Circle, Fellow, Sponsor, and Contemporaries Patron members
Associate curator Jane Panetta explores the dynamic interaction between works of art and the architecture of the new Whitney. In this talk, she will address key works that respond to their surroundings, indoor and outdoor gallery installations presented against the backdrop of the city, and a site-specific commission presented alongside the inaugural exhibition America Is Hard to See. The Whitney’s long-standing commitment to artists, and a keen interest in the historic Meatpacking district neighborhood, guided the museum’s curators in their work with architect Renzo Piano to design the new building’s galleries.
Modern and contemporary artists often engage various modes of production, and break down boundaries that traditionally separate media. The flexibility of the new building reflects this reality, enabling curators to reconsider how to present works and to collaborate inventively with artists—ultimately allowing visitors to engage with art in a unique way. These same concerns and values guided the team of curators as they organized and installed America Is Hard to See. The inaugural exhibition was an unprecedented opportunity to utilize the Museum’s new spaces and to showcase the collection, which was often achieved by thoughtfully highlighting how works of art are influenced by, interact with, and transform their surroundings.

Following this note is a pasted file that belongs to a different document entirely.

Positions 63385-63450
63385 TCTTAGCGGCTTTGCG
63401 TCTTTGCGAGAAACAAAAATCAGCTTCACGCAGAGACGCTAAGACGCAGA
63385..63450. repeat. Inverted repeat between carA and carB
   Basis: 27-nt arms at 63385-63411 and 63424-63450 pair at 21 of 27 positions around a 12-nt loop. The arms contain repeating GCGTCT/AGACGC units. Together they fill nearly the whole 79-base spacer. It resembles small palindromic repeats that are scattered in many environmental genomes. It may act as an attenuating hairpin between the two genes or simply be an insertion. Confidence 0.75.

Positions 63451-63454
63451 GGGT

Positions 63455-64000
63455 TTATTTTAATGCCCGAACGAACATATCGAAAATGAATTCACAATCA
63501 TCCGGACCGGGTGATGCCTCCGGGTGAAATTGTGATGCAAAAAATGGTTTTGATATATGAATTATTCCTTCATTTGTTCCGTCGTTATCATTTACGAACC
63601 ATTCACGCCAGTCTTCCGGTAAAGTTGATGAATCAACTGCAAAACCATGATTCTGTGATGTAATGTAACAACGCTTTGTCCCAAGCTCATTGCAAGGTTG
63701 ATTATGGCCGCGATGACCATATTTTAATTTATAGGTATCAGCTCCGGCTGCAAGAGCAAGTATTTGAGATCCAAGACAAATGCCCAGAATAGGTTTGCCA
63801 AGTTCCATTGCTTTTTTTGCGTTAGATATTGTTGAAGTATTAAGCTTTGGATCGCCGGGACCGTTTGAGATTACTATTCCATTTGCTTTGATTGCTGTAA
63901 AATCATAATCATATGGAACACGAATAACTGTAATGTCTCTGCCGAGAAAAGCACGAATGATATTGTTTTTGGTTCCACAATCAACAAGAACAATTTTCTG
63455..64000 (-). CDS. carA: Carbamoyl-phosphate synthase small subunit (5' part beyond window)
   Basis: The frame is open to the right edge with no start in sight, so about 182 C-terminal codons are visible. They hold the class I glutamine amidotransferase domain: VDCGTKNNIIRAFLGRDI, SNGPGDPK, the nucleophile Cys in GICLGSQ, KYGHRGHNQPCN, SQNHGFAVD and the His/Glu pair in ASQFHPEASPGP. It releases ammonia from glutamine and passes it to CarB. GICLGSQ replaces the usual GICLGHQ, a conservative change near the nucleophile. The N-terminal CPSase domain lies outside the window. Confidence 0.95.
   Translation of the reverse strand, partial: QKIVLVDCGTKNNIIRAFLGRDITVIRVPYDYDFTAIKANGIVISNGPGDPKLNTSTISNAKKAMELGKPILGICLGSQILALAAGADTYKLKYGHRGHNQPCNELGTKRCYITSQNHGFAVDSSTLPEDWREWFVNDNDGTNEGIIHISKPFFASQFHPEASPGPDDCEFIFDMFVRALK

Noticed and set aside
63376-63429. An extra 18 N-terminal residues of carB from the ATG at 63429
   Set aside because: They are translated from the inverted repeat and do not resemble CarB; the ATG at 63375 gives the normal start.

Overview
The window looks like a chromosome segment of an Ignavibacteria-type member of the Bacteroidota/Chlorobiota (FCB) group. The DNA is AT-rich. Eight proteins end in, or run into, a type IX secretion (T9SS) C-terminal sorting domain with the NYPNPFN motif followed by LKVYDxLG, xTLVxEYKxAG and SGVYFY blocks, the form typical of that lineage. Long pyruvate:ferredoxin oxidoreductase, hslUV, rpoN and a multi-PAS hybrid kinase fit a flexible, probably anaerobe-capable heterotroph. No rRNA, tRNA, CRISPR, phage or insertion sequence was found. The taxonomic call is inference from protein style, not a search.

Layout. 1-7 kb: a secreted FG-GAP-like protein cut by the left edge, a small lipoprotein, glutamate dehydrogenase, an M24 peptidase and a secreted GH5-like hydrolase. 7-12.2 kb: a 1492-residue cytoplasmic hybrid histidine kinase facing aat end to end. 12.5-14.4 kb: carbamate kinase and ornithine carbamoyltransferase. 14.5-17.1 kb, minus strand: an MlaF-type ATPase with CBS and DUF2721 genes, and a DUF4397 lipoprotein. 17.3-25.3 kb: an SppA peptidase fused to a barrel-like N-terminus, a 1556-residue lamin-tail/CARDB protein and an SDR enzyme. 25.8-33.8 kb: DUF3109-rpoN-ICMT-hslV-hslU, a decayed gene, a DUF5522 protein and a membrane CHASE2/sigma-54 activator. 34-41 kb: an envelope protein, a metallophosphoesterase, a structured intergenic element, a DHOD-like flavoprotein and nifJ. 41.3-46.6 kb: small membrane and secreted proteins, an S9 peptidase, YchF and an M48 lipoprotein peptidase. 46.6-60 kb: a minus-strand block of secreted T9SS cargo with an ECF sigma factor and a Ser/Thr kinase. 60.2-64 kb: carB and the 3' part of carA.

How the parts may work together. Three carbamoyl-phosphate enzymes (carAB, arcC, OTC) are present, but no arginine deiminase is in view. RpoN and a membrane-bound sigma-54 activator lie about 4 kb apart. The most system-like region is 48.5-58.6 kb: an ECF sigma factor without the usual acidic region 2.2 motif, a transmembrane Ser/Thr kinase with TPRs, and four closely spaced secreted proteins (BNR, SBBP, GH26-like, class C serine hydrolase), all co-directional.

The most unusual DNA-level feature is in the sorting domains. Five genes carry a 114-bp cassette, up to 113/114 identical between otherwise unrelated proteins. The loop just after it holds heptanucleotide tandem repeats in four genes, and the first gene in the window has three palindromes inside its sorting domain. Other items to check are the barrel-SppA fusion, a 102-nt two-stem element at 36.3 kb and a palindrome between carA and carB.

Option 1: 5:30–6:30 pm
Option 2: 7–8 pm
Open to Circle, Fellow, Sponsor, and Contemporaries Patron members. Become a member, email email@example.com or upgrade your membership by calling (212) 570-3641. After the lecture, members will be able to enjoy private access to the inaugural exhibition and a casual reception during the Last Chance Viewing for America Is Hard to See.
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